50 high school football players suspended for bullying and more
The following story was written by Gregg Doyel for CBSSports.com. You can read the rest of the story here.
The month of October is National Bullying Prevention Month. We will be featuring some bullying stories with positive endings like the following……
Matt Labrum doesn’t want this story to be about him, so that’s his second outlandish demand in a week. The first one, maybe you heard about: Labrum is the football coach at Union High in Roosevelt, Utah, and after some discipline issues on the team he demanded their jerseys. He was suspending the Cougars.
All of them.
Labrum and his staff handed each player a piece of paper after their game last Friday night. It was a prepared statement that said a lot of things — harsh things, honest things, tough things — but the sentence that got the most attention was this one:
TURN IN YOUR JERSEYS NOW!
Whole team — suspended. Ever heard of such a thing? No? Neither had anyone around that part of Utah, which is why the suspension of the Union Cougars became a story in the Deseret News. And once it was there, it was everywhere. The networks wanted to talk to Labrum. National websites. USA Today. All of them, all of us, wanted to talk to the wacky football coach with the notion that football is nothing without character and respect.
“The last thing I want is for this to be about me,” he emailed me. “I’ll talk to you — if you make it about the players.”
Um. What? Not sure that’s possible. The star of this story, the hero, is the football coach. The players? The ones who were acting out in class, skipping school, making poor grades? The ones who started cyber-bullying another student, ganging up on the kid on a social media site — a textbook example of the strong and numerous picking on the weak and isolated? I didn’t want to make this story about the players.
But then I called a few of them. Talked to some of their parents. Then a few more. Found out exactly how the Union Cougars have been spending their time since being suspended.
And now I’m thinking Matt Labrum might be onto something. Sure, I could make this about the coach.
But I’d rather make it about the players.
• • •
Karter Rook shoveled pig crap.
That’s how Rook paid his penance — well, that’s how he started to pay his penance — for being part of the Union High football team. Understand, Karter Rook isn’t necessarily a bad kid, and he seems actually like quite a nice one. Lots of these kids are no doubt good and decent people, but what was happening at Union High was too pervasive for the coach to pick and choose who to punish. Besides which, Matt Labrum didn’t know exactly who had been behaving the worst.
He knew which kids were acting up in class, who had skipped some school, whose grades were slipping. Labrum teaches gym at Union, so if any of his player have issues at school, he’s going to hear about it.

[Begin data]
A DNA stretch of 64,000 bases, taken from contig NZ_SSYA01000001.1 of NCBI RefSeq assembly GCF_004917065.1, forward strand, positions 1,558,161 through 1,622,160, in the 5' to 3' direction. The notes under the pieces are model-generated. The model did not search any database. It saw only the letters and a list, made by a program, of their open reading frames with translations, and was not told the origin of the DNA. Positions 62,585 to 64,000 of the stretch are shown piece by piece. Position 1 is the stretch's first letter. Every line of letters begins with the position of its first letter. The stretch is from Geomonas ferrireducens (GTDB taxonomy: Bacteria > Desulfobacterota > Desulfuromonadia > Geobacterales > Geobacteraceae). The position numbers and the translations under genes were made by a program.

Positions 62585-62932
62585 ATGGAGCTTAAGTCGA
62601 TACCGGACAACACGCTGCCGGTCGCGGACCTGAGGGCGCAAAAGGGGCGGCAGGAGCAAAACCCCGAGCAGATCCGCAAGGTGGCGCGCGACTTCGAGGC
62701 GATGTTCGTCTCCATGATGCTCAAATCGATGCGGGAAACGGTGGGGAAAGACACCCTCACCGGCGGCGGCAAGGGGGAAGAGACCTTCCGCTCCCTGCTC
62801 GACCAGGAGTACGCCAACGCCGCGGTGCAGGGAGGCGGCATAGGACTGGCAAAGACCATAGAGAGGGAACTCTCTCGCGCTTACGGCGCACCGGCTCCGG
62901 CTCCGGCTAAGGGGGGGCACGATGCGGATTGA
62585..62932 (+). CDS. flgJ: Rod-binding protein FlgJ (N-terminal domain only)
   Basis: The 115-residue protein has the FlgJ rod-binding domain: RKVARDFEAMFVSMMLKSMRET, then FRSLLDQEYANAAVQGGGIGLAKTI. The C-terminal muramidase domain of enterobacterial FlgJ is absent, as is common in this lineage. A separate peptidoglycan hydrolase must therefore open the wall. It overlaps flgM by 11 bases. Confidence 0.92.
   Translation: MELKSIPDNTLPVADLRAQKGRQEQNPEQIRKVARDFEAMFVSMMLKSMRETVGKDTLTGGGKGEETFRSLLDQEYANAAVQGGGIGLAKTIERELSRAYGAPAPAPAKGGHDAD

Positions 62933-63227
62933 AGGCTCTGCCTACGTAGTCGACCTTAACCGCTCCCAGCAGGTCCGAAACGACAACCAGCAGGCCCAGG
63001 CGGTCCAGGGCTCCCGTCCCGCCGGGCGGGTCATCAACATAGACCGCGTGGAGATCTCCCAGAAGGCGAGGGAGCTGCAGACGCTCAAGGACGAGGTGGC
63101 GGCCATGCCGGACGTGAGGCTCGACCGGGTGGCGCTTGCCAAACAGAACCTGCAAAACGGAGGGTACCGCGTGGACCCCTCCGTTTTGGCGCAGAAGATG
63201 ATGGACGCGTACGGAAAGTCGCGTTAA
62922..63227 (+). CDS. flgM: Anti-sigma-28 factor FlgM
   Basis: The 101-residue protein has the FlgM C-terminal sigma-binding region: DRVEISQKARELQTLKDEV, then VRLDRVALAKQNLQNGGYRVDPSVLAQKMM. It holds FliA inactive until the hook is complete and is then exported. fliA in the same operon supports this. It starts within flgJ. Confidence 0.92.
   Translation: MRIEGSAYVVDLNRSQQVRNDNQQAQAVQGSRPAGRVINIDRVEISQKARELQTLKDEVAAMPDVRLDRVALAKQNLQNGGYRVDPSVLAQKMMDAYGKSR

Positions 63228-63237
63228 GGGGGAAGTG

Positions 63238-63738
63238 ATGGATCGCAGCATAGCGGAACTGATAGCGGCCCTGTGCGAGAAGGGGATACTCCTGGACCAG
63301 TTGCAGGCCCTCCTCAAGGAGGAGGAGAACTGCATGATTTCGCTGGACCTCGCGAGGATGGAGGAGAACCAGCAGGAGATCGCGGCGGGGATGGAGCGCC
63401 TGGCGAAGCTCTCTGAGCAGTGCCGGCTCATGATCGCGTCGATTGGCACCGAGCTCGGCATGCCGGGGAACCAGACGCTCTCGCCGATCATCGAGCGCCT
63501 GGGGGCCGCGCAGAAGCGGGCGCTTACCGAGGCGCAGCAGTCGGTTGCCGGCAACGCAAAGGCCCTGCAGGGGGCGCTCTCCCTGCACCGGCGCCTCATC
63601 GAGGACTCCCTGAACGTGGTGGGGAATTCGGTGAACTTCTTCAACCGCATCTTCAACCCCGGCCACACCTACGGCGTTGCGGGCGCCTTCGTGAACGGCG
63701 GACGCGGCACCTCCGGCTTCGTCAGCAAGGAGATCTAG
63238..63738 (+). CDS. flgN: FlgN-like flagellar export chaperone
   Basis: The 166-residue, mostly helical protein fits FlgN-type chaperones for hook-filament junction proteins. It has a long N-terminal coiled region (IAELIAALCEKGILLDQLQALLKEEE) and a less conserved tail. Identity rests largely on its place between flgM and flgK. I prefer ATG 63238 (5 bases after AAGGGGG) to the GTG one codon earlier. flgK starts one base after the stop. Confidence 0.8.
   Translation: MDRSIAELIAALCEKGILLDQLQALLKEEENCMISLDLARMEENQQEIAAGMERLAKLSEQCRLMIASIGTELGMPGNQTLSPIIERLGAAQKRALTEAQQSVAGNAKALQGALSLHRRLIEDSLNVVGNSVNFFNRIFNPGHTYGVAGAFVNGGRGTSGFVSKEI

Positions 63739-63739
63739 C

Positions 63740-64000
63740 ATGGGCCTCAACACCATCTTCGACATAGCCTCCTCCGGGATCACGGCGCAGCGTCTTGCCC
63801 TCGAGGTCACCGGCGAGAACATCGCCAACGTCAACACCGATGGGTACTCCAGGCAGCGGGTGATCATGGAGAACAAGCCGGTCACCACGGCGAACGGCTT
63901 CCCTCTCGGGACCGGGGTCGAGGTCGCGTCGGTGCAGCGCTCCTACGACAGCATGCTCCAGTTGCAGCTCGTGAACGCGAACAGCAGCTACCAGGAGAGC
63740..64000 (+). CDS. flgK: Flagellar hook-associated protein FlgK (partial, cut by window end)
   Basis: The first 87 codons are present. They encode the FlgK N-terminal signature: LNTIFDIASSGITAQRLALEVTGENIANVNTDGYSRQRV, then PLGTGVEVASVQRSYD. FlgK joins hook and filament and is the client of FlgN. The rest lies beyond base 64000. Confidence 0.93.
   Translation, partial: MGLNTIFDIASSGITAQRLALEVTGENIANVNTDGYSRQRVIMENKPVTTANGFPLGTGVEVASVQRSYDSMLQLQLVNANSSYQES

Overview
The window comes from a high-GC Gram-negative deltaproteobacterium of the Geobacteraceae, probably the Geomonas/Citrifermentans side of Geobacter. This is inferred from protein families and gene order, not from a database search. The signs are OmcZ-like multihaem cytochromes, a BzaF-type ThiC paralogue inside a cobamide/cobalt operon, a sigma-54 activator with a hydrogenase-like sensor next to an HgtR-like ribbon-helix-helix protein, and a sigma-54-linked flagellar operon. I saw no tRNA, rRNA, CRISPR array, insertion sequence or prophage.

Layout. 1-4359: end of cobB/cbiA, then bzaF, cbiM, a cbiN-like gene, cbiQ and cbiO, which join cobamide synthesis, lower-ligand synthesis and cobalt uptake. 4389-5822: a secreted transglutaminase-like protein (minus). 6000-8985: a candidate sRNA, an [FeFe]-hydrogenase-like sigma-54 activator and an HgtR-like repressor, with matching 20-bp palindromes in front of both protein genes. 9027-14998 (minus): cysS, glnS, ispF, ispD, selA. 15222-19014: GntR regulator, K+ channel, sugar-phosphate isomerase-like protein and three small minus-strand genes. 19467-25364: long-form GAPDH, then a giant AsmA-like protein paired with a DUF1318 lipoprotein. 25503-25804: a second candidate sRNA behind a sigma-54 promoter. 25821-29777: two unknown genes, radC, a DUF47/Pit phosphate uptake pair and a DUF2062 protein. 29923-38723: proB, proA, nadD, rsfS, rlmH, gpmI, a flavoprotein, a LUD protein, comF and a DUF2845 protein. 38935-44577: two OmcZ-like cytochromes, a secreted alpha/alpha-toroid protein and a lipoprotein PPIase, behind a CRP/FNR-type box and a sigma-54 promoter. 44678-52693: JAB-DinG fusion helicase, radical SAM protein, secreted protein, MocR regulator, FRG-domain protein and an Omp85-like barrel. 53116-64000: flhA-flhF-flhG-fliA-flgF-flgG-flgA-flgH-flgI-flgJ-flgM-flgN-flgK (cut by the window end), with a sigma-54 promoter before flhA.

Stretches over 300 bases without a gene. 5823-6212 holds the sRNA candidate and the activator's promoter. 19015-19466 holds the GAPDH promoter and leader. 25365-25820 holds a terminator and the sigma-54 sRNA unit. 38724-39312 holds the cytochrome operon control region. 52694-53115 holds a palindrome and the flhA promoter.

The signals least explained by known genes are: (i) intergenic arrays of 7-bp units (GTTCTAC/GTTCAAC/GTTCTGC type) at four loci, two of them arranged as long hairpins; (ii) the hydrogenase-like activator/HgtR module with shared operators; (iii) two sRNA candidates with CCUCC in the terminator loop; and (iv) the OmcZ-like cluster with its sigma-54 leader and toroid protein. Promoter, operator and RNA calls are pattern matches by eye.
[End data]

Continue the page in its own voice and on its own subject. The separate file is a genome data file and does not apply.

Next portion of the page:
It was the bullying that drove Labrum to act. It was done anonymously, on a social networking site called Ask.fm, but the victim went to a Union High guidance counselor and laid out the evidence that suggested the tormenters were members of the football team.
Enough, Labrum decided. Enough. He met with his coaching staff a few days before Union’s game last Friday against Judge Memorial Catholic High, and deep into the night they kicked around disciplinary ideas until finally settling on this one:
Everyone’s off the team.
There were 50 kids on the varsity — the freshman team wasn’t affected, Labrum says — and as they cooled down in the locker room after Union’s loss to Judge Memorial, each of them was handed a piece of paper that started like this:
“Gentlemen, we are not pleased with how our football brothers are representing OUR family, school, community, alumni, and yourselves.”
The letter went on to say, “We want change — and are going to make changes now.”
First, the jerseys. Turn them in. To get them back — to be reinstated to the team — players would have to perform service for their family. And they would have to perform service for their community. They also would have to report for a two-hour study hall after school, “and we better have specific items to work on,” the letter said.
All of that went down late Friday night. Sophomore offensive tackle Karter Rook went home after the game, went to bed, woke up the next morning and grabbed a shovel. His family has a pigpen. And it was filthy.
“Cleaning the pigpen was something I was going to do,” said his mother, Jennifer Rook, “but Karter just realized, ‘I need to contribute more.’ Now we have the best looking pigpen in the county.”
That was Saturday. And that’s just one kid. There are 49 others on the team, and each spent the day working around his house — and documenting it, with pictorial proof — to show Labrum.
Read the rest of the story here.